Nigeria's Ngozi Okonjo-Iweala acknowledged Thursday that her bid to head the WTO was facing some "hiccups" after the US opposed her candidacy, but said she was staying positive.
A day after a World Trade Organization selection committee backed her as the best pick to become the next Director-General, Okonjo-Iweala tweeted that she was "happy for the success and continued progress of our WTO DG bid."
"Very humbled to be declared the candidate with the largest, broadest support among members," she said.
On Wednesday, the so-called troika of ambassadors heading the WTO's three main branches determined after three rounds of consultations with member states that the 66-year-old former Nigerian finance and foreign minister was the most likely to obtain the consensus needed to take the top job.
The initial pool of eight candidates for the WTO's top post had been whittled down to two over two previous rounds of consultations, with only Okonjo-Iweala and South Korean Trade Minister Yoo Myung-hee still in the race.
While WTO's 164 members will be given the final say in a meeting on November 9, trade diplomats had expected to see South Korea take the floor Wednesday to withdraw Yoo's candidacy to clear the way for a consensus decision.
But South Korea did not take the floor.
Instead, the US representative did, stressing to WTO members that Yoo was still in the race and had Washington's backing -- making it the only country to oppose the troika's position.
"We move on to the next step on Nov 9, despite hiccups." Okonjo-Iweala said in her tweet.
"We're keeping the positivity going!"
In a statement Thursday, Nigeria's foreign ministry also stressed that its candidate had "secured cross-regional backing with only the United States opposing the consensus."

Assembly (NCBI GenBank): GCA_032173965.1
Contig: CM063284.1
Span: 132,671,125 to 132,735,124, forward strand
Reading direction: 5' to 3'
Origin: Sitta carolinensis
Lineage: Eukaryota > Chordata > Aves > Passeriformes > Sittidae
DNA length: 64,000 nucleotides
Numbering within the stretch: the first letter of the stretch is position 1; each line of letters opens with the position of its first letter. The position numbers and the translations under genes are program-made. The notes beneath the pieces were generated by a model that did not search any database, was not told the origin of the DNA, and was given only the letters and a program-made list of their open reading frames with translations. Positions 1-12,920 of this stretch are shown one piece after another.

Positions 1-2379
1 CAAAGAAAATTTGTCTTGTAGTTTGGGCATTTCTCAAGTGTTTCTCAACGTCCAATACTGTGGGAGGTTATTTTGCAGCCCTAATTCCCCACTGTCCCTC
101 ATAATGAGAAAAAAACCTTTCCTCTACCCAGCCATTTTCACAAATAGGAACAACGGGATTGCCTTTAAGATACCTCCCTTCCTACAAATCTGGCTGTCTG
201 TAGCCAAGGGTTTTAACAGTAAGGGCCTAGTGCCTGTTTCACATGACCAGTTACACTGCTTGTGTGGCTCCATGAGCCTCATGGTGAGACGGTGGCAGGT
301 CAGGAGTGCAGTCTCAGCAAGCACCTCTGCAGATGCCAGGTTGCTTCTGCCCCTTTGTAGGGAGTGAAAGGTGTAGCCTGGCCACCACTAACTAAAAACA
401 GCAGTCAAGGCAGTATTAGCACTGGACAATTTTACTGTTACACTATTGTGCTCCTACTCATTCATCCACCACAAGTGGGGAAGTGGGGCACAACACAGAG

It stressed that the country would continue working to "ensure that the lofty aspiration of her candidate to lead the World Trade Organization is realised."
There have been fears throughout the months-long process to find a replacement for Roberto Azevedo -- who stepped down as WTO director-general in August, a year ahead of schedule -- that the combative US stance towards the organisation could complicate things.
The global trade body has faced relentless attacks from Washington, which has crippled the WTO dispute settlement appeal system and threatened to leave the organisation altogether.
S.Korea under pressure
But one Western trade diplomat told AFP that the US actions during Wednesday's meeting had caught some off guard.
It was highly unusual that a candidate's decision to remain in the race was announced by a country other than her own, the trade diplomat said, suggesting that South Korea was facing US pressure to stay in the race.
At the same time, the country was also facing anger from African countries and others for not bowing out.
"Korea is stuck between a rock and a hard place," the trade diplomat said.
The standoff cast doubt on whether the WTO would manage to obtain consensus around either of the remaining candidates, conceivably forcing it to start the process over again, the source added.
After Wednesday's meeting, diplomats desperate to find a solution tossed around the idea of removing the consensus requirement and putting the leadership race to a vote.
But Washington would likely flatly reject such a proposal, which would surely result in an overwhelming win for Okonjo-Iweala, the Western trade diplomat said.
"The only consequence of pushing for a vote would likely be to push the US further towards the exit."